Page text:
Print Story Halving sums of squares
By Alan Crowe (Thu Apr 23, 2009 at 05:10:28 PM EST) fermat (all tags)

My previous diary entry concerned multiplying the sums of squares. Now I try to go the other way, factoring sums of squares. Since this is harder I make little progress, but make an interesting detour to visit the quarter-square multiplier.

Given natural numbers x and y both expressed as the sums of squares of two natural numbers x=a²+b² and y=c²+d² we may wonder about the product. Must there be two more natural numbers e and f such that xy= e²+f²? Yes.

xy = (a²+b²)(c²+d²)
=a²c² +a²d² +b²c² +b²d²
=a²c² -2abcd +b²d² +a²d² +2abcd +b²c²
=(ac-bd)² +(ad+bc
What about going the other way? If a number is the sum of two squares, must its factors also be the sums of two squares?

There are some definite noes such as 45 = 6²+3². When we split it, 45 = 3×15 we see that neither factor is the sum of two squares. But there are lots of yesses for example 40

  • 1×40=(1²+0²)(6²+2²)
  • 2×20=(1²+1²)(4²+2²)
  • 4×10=(2²+0²)(3²+1²)
  • 5×8=(2²+1²)(2²+2²)
It is nearly true and we have to wonder what is going on with the exceptions.

Nearly true is a slippery concept. I'm going to try to nibble off a little part of the problem, which I think I can prove. If an even number is the sum of two squares, 2n=a²+b² then obviously the first factor, the two, is the sum of two squares. I think that the second factor, the n is also the sum of two squares

Now for a little digression to one of my favourite bits of algebra, the quarter-square multiplier. Thirty years ago, an ordinary computer multiplied numbers by shifting and adding. If you were designing special computers for doppler radars for fast jet fighters this was too slow. Could one design a big circuit with lots of AND and OR gates that would do the multiplication in one go? It seemed to need an awful lot of AND and OR gates. Large programmable read only memories were starting to become available. What about a look up table? If you wanted to multiply n bit numbers you would need a look up table with 2n address bits. That was too many. If you just wanted to look up squares of numbers you only had 2n entries, which was possible. That raised the question: what really is the difference between squaring and multiplying? Was there any way to use a table of squares to do multiplication?

(a+b)²-(a-b)² = 4ab
ab = ¼{(a+b)²-(a-b)²}
That may be familiar as the polarization identity on inner product spaces.

Now I'm going to mess up the derivation, adding when I'm supposed to subtract. In school getting it wrong is always bad. In real life it is sometimes interesting. When I add it is the cross terms, 2ab, that cancel not the squares.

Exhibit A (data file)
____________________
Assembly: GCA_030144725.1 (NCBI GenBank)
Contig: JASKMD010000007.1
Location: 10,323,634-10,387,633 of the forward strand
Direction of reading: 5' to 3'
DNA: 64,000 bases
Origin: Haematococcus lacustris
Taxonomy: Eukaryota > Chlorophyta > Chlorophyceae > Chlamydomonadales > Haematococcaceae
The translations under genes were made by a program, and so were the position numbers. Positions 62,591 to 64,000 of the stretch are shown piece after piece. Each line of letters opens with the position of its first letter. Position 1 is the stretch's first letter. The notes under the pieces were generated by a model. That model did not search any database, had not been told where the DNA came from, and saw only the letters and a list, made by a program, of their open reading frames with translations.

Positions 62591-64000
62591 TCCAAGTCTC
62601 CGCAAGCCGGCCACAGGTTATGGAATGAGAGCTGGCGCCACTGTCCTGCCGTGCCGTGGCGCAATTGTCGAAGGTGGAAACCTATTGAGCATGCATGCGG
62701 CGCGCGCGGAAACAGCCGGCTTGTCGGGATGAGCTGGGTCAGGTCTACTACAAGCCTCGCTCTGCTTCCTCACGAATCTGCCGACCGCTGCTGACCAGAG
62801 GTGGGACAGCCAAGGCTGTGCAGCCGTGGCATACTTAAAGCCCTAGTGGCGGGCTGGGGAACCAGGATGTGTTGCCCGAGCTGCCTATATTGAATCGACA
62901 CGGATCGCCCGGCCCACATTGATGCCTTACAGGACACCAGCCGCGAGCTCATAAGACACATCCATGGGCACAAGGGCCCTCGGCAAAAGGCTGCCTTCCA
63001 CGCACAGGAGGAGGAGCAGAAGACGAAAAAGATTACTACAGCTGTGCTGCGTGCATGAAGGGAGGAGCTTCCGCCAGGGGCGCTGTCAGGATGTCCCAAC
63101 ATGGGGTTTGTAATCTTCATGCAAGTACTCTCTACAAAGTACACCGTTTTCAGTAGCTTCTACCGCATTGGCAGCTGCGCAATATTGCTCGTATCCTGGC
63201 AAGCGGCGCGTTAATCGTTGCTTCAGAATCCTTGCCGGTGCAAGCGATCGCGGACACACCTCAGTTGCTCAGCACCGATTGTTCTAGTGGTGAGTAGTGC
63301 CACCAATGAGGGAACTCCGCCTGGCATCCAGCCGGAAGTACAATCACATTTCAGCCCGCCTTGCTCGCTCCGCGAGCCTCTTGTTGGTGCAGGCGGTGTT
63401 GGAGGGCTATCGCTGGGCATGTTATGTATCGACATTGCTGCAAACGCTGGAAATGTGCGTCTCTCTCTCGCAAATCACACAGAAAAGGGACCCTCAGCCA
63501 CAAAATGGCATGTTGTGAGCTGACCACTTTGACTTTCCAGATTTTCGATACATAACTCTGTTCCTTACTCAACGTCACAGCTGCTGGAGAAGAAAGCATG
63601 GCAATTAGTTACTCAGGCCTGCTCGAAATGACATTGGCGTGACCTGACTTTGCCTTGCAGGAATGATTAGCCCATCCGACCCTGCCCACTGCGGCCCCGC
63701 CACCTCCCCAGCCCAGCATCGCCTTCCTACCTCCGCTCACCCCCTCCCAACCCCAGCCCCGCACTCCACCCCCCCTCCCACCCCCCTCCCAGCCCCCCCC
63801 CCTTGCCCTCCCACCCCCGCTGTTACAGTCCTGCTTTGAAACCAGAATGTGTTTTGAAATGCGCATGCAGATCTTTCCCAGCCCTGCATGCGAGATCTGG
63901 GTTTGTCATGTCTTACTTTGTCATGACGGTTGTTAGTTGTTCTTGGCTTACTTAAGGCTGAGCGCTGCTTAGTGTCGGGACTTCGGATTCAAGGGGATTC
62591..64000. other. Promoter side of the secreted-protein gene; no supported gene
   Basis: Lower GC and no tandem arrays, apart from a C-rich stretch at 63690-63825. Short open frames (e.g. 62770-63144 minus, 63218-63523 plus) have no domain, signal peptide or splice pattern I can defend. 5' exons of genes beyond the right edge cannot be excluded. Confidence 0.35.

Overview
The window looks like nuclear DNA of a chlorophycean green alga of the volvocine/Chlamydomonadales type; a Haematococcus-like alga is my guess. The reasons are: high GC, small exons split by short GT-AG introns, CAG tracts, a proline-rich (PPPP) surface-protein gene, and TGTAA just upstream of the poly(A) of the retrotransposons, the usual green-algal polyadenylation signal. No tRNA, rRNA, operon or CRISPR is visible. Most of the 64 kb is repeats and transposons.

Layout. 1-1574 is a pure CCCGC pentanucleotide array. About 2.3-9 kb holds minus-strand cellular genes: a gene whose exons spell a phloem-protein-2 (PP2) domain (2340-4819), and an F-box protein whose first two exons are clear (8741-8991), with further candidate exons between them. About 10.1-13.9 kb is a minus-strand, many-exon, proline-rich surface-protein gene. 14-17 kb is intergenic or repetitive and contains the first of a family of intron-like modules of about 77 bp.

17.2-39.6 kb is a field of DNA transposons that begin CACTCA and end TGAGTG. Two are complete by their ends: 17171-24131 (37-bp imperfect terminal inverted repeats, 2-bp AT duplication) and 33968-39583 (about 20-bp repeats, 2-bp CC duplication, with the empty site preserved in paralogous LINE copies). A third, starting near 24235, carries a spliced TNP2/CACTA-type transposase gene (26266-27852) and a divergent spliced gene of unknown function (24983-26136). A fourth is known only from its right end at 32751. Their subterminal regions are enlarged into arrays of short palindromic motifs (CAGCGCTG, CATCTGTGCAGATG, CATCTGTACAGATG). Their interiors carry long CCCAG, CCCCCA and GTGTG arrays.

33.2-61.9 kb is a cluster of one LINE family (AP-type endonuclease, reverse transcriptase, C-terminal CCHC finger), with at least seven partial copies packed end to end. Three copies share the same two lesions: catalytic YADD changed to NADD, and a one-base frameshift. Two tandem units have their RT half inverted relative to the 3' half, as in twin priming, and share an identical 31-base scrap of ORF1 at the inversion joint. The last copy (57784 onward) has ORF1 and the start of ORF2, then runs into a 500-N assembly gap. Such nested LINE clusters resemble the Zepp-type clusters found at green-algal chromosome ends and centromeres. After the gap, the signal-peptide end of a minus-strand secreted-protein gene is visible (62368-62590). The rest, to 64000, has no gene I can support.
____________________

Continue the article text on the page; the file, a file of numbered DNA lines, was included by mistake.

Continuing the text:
(a+b)²+(a-b)² =2a²+2b²
a²+b² =½(a+b)² +½(a-b
so if we have say 45=6²+3² we also have
45 = ½(6+3)²+½(6-3)²=40½+4½
which is a bit useless, even for pure mathematics.

Undaunted we look at even numbers that are the sum of two squares. Now the sum of an even number and an odd number is always odd so if 2n=a²+b² then either both a² and b² are even or both a² and b² are odd.

Squaring a generic odd number (2r+1)²=4r²+4r+1 we get one more than a multiple of four, which is undoubtably odd. Since the square of an odd number is odd, an even square is not the square of an odd number. Since the square of an even number is even, an odd square is not the square of an even number. We can sumarise thus

is even ⇒ a is even
is odd ⇒ a is odd
This lets us strip out the squaring from our analysis of 2n. If 2n=a²+b² then either both a and b are even or both a and b are odd. Either way both a+b and a-b are even, so their squares are even and our halves are whole numbers

It is not immediately obvious what this gives us. 74 = 7²+5² = ½(7+5)²+½(7-5)²= ½12²+½2². We have taken an even number that is the sum of two squares and expressed it as the average of two squares. So what?

The missing insight is that 2 is a prime number. If it divides a product it divides one or other factor. If it divides a square, dividing one factor implies dividing the other. 2|a² ⇒ 2|a ⇒ 4|a² We can write

½(a²+b²) = ¼(a+b)²+¼(a-b
When we see that the sum of two squares is even we know that we can half it and still have a sum of two squares. ½74=37=6²+1²

That seems like a good place to stop for the week. I've already seen that there is trouble with three. What about five? If 5n is a sum of two squares is n the sum of two squares? It seems to work quite well. Even 45 works. Dividing out the 5 leaves 9 = 3²+0². Also 65 = 5 × (3²+2²) but from skimming my book I know there is trouble ahead. Exercise for the reader: find it.

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